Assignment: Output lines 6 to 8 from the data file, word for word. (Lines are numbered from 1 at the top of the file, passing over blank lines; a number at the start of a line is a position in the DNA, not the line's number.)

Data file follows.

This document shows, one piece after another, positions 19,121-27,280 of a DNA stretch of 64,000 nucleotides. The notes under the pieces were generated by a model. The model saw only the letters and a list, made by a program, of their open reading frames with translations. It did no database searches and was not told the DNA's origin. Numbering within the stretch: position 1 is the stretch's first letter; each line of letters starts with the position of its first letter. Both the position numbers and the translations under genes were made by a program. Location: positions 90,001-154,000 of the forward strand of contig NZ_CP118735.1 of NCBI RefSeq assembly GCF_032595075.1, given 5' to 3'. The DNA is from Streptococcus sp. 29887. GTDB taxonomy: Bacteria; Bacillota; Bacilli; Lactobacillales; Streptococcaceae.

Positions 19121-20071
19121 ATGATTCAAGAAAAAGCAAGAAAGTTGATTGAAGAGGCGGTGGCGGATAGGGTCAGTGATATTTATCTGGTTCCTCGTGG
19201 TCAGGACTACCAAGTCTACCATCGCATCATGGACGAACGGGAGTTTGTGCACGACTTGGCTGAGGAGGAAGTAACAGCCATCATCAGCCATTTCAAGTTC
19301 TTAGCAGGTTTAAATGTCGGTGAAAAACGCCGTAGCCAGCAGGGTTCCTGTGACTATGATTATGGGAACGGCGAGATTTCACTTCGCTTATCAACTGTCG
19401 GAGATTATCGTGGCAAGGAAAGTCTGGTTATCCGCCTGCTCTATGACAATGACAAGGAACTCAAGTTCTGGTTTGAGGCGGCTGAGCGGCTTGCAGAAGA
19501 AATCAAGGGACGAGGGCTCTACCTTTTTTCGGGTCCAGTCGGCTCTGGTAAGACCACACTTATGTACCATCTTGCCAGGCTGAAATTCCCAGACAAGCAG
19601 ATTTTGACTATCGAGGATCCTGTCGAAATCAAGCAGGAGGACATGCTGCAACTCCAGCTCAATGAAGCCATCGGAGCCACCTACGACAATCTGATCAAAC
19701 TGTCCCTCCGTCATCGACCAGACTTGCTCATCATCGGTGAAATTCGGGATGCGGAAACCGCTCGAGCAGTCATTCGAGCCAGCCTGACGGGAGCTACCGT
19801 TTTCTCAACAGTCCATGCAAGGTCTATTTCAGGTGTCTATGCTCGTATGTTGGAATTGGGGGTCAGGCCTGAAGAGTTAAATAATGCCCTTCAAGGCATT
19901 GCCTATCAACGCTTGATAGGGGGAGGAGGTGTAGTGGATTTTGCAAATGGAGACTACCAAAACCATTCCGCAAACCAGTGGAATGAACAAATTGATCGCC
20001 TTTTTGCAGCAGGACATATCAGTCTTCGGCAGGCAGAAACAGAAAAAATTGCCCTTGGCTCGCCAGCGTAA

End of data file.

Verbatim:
19401 GAGATTATCGTGGCAAGGAAAGTCTGGTTATCCGCCTGCTCTATGACAATGACAAGGAACTCAAGTTCTGGTTTGAGGCGGCTGAGCGGCTTGCAGAAGA
19501 AATCAAGGGACGAGGGCTCTACCTTTTTTCGGGTCCAGTCGGCTCTGGTAAGACCACACTTATGTACCATCTTGCCAGGCTGAAATTCCCAGACAAGCAG
19601 ATTTTGACTATCGAGGATCCTGTCGAAATCAAGCAGGAGGACATGCTGCAACTCCAGCTCAATGAAGCCATCGGAGCCACCTACGACAATCTGATCAAAC